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We’re all in this together

SilkyOak.jpg

“We’re all in this together” was the message on the invitation. How true.

So, on Saturday night, around 200 locals enjoyed a “Night on the Green” sponsored by the UDV. As the kids romped on jumping castles or chased each other with balloon swords, the grown-ups took the chance to unwind and regroup after a torrid 18 months. And it didn’t matter where you send your milk.

Among the farmers at the Night on the Green were Paul and Lisa Mumford, who just days earlier had opened their farm, their books and their hearts to visitors. The pair are well-respected and volunteering to make their business a Focus Farm brings a level of scrutiny most would find daunting: everything is on show, right down to their most revealing financials.

The husband and wife team were in equal parts honest, humble and inspiring as they answered questions about their aspirations and challenges. We’ll all learn a lot from Paul and Lisa because they’re so generous with their knowledge.

And, on Sunday, a group of about 10 local Landcarer friends spent a morning doing something for one of our own. Kaye is my Landcare heroine. For years now, she has been the backbone of our group, giving away thousands of trees and coordinating our mob of volunteers to great effect. A long bout of illness meant Kaye’s magnificent garden needed a tidy up. What an opportunity to show her we cared!

This is what community is all about. We’re all in this together! Merry Christmas!

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What MG’s announcement means in plain English

This is a post written purely for my fellow dairy farmers in light of the MG announcement today. After speaking with the people at MG, this is what I have learnt:

Why the price must fall
MG opened at $5.60/kgMS. Its lower than expected sales, the rising Australian dollar and the fall in the value of its larger than normal (which are routinely high anyway) inventories mean it has a shortfall of between $170 and $200 million. This means the price paid to farmers must fall.

How far the price must fall
Depending on how the last two months of this financial year pan out in terms of sales and exchange rates, Murray Goulburn will finish the season between $4.75 and $5.00.

But the price can’t fall that far in two months…
To do that, it would need to pay farmers virtually nothing for milk supplied in May and June. Some rough numbers sent to me by an industry analyst puts those figures at about 4.75 cents per litre. Clearly, that would be disastrous for many suppliers. It would also cripple MG because farmers would have little choice but to leave MG and supply any other processor that would take their milk.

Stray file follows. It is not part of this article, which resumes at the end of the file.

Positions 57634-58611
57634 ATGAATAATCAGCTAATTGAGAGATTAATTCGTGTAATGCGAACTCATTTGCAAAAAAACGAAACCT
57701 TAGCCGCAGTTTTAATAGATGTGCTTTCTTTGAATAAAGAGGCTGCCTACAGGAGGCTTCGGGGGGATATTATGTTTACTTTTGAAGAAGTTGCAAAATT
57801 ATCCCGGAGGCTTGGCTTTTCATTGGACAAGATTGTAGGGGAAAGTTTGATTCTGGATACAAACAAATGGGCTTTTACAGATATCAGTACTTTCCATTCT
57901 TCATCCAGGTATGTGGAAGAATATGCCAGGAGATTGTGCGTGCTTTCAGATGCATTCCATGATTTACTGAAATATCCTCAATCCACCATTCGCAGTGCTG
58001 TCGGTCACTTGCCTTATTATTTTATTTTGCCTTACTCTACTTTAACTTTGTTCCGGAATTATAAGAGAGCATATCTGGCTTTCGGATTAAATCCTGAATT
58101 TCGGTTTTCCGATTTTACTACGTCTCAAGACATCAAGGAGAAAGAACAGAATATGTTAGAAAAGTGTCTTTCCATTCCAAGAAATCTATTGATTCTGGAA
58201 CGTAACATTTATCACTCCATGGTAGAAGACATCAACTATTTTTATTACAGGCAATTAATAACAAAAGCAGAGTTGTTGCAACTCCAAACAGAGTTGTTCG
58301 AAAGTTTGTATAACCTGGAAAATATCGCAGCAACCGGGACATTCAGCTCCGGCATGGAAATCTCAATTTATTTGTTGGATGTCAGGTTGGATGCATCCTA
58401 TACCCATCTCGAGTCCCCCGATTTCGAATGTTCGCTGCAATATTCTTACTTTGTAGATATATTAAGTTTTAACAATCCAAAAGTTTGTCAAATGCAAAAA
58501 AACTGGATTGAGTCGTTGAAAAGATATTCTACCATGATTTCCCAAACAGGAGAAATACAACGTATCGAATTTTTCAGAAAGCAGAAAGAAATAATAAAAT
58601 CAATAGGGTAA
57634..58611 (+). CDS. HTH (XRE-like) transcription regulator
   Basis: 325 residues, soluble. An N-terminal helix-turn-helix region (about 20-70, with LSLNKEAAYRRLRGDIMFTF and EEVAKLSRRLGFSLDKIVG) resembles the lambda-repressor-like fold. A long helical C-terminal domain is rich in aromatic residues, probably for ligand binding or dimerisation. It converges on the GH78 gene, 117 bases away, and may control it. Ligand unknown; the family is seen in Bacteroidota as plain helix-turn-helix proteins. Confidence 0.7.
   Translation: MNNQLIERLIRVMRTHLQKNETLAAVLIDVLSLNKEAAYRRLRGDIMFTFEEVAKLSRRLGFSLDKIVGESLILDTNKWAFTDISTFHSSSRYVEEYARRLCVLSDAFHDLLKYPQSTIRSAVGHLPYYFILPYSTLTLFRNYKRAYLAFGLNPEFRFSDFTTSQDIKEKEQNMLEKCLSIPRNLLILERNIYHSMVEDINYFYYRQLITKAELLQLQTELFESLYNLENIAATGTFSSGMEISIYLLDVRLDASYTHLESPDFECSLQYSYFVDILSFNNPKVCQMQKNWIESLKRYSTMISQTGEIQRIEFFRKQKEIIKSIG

…so, here’s what will happen
MG will pay farmers for milk supplied in May and June as if the price was $5.47 all along. In other words, the price for May milk will be $3.38 for fat and $7.42 for protein. For June’s milk, it will be $3.45 for fat and $7.59 for protein.

If MG’s sales and the currency fall in line with the worst case scenario and MG really should have paid farmers just $4.75 for the year, it will mean there is a shortfall of 47 cents for every kilogram of fat and $1.03 for every kilogram of protein.

This money will be deducted from the price paid to farmers evenly over the next three years. It means the milk price will be lower for each of the next three years than it otherwise would have been by about 15 cents for fat and 34 cents for protein.

But it’s NOT a debt carried by individual farmers
The money to be deducted over the next three years will simply come out of the milk price. If a farmer leaves MG and moves to a different supplier during the next three years, no debt will follow that farmer. If a farmer joins MG in the next three years, that farmer will have a lower milk price than they would have received in a normal year.

MG will not apply a loan against an individual supplier and will not respectively apply terms and conditions to suppliers.

About this post and me:
I am a former MG supplier who still holds some MG shares and currently supply Fonterra Australia. This post is not designed to do anything other than clarify confusion surrounding the situation because I am fearful for the mental health of my fellow farmers. This post has been checked by MG for accuracy.

 

 

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What does dry mean to you?

 

WarMem

Watching the sun rise behind the War Memorial yesterday, I had a sudden realisation: there is no drought on the St Kilda Road boulevard.

For one of the few times since our children were babies, I was on my own in the city, gazing dreamily at the traffic, trams and people below the hotel balcony.

It occurred to me that if you were one of the people whose lives pulse with the number 8 tram from the heart of the city to leafy Toorak and back every day, you’d never know it was dry. You might catch Landline and wonder what all the cockies were whinging about this time.

Unless you were a gardener, of course. Or the volunteer caretaker of the local sports ground. Or a bushwalker. Or, even, a concrete cowboy with a weekender on the Peninsula. Maybe you just had childhood holidays on an uncle’s farm that left you with a deep-rooted, almost subconscious, connection.

Actually, I realised, there are probably a lot of you speeding by down there who know and who care. I saw it in the comments following my plea for the CSIRO in The Guardian. There were so many who saw the same threats and shared the same hopes.

Others wondered aloud whether farmers were to blame for their own demise by voting for the National Party. I’m not sure but I suspect so many farmers do because we fear being forgotten in the city.

Perhaps it’s time we stopped emphasising the differences between city and country. I promise to work harder to weave my writing with threads common to us all.